So during RemoteLearning in order to be able to manage things, we combine our Grade 9 classes across three teachers into one class. Now, before everyone panics, that meant a total of 30 students in one “class” -= our sections are small and at least two of the three teachers were always in the class – but it meant when we were doing attendance using Forms, we wanted to make sure we only dealt with our own students.

We were using the Microsoft Social-Emotional Check-In that was shared at the beginning of Remote Learning : https://education.microsoft.com/en-us/resource/51059d22 – I made a copy of that Form in my own Form collection and created a sharing link for the students. I also added a Question 1 (not visible) asking who is their teacher.

So we shared that link at the beginning of each class and the students filled it out. But that meant there was one big Excel that had everybody’s data in it. Now, we could filter by teacher but you’d have to do it each time and it just wasn’t what the teachers wanted to do. So, PowerAutomate using a Flow to the rescue!

Flow is like IFTTT (“If this, then that”) which is a web-service that, if something happens it triggers something else to happen. With Flow, if something happens in Office365, then do something about it! So, if someone fills in the SEL Form, then push the information into an Excel spreadsheet. There, that’s my pseudocode 🙂

You can find Flow with all the other PowerAutomate options by visiting http://flow.microsoft.com and signing in with your Office365 (you can just go to http://office.com but if you haven’t used it before, it may be hidden under “All Apps”. Now, some PowerAutomate options may be turned off by your IT — for example, we can’t use the AI aspects of Office365 🙁 but it is unlikely that Flow will be.

So remember my pseudocode above? Here it is in Flow:

Exactly the same! If someone submits a response (box 1), get the response (box 2) and stuff it into an Excel spreadsheet (box 3 — it’s called “switch because it has to decide which teacher sheet to stuff it into).

Lets dig into it. If you have ever used coding like Scratch this is similar — you select options based on what you have. There are also a large number of templates you can start with. I started with an Automated Flow (but you can also have one that you deliberately call or one that is scheduled for a particular day/time). There’s a nice search, too, so you can filter by triggers (“I want to know what ifs I can have with Excel!”) and by name. So here, I asked for all the triggers for Form.

If I expand my Trigger in Box 1 – “When a new response is submitted”, it asks me what Form I want to use… since I’m logged in with my account, the drop-down shows me all the Forms I have (I have a lot — too many, in fact. You’re only allowed 200 and I had to get rid of some during Remote Learning). So it’s pretty easy to do this step. Pick the right form 🙂

Box 2 – this is likely the easiest one. Really, all we’re doing is telling Flow to get the actual data within the Form that the user just input and stuff it into a temporary variable. But, since this is “low code” you’ll notice there’s no assignment of variables or anything… it’s just holding it for you. Very simple!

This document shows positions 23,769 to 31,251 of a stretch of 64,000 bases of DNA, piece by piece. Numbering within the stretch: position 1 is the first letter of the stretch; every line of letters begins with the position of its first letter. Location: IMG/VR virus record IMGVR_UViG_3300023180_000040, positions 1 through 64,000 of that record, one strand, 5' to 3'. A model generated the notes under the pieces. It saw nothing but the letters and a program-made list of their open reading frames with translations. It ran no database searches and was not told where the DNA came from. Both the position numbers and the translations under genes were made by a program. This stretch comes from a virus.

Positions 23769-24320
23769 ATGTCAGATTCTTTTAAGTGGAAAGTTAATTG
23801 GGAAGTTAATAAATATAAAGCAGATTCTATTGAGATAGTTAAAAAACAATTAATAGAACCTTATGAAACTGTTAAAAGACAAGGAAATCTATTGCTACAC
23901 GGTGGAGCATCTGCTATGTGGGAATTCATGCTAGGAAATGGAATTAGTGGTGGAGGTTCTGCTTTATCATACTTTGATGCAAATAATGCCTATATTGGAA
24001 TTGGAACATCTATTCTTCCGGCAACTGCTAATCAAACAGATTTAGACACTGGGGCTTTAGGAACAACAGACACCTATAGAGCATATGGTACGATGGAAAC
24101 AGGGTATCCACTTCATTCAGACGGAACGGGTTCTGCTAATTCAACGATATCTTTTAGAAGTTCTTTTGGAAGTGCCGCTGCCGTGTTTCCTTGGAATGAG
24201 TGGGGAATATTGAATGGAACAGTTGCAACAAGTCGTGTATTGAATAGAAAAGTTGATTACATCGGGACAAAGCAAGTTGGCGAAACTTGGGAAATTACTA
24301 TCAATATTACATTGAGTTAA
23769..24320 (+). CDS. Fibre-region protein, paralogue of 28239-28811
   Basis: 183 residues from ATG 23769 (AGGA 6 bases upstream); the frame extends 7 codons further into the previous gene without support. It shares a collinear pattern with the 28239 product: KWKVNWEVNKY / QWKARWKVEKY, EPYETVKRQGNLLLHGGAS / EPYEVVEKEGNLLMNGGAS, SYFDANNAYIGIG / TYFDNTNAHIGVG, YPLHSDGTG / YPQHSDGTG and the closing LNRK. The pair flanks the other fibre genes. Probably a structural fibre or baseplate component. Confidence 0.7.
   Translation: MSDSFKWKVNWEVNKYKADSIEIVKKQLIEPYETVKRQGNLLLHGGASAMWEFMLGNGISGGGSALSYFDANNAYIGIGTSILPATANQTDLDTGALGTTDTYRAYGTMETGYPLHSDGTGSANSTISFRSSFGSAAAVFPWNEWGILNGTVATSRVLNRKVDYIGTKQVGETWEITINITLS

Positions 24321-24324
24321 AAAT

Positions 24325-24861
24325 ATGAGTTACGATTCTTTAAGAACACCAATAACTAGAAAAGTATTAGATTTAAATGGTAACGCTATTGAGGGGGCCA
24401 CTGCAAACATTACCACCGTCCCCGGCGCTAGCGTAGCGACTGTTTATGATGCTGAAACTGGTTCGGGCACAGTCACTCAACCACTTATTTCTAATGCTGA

Box 3 – okay, so SWITCH is a Flow option that lets you do different things based on one of your variables. For this, the variable is the teacher they selected in the Form question “Who’s your Teacher” and the switches between Case 1 (on the left), Case 2 (in the middle) and Default (I could have created a Case 3, but if it’s not the first two teachers, it’s got to be the third since there are only 3 options in the Form question!

This image has been cut-up to fit — it looks much more symmetric in real life.

If we expand Case 2 we can see what happens once we decide on the teacher.

So… if the Teacher is Ms. Thorman, then open up the Excel spreadsheet I have stored in our Teams Files (you can do this with OneDrive or Sharepoint Excel files too!) — then, which Sheet does it go in? Well, we defined a TABLE in the Excel spreadsheet so it would know where to go. And so each Sheet in the Excel has a table on it with the teacher’s name. The only tricky thing here is that when you define the Table, you highlight not only the first row with all your Headers but also the empty 2nd row (so that it fills that in and then creates a new empty row in the table for you).

Once you’ve specified the Table you created in the Excel spreadsheet it actually pulls your headers from your Excel table (i.e. make the Excel spreadsheet first! I just copied the Form’s Excel sheet headers and made 3 sheets) so all you do is drop in the Forms questions that the Flow collected in Box 2.

Now, repeat for the other two teachers in the other Switch Options. And you’re done!

There is a nice “Test” option in the upper right corner – you basically go into your Form while you’re sitting in Flow and fill it and submit and watch it go through. This helps you troubleshoot. Love it.

You do get a heads-up in your email that a Flow has failed — over the course of 3 months, we did have it fail once. A permission had expired and so I just clicked Update Permission and all was good.

Now the result is below. What I wanted to point out is that I added 2 columns afterwards that aren’t part of the Flow. They are instead an XLOOKUP result — I grab the student email (blurred in column 2) and use it to lookup their full name (blurred penultimate column) and the name of their Advisor (homeroom teacher). Since this is an SEL check in, if someone showed up “unhappy” we’d be checking in with them a lot further! (No one ever did and we did find out some great things about our students and how they were doing).

So … Flow should help you add some power not only to Forms & Excel but a lot of other different things. Take a look!

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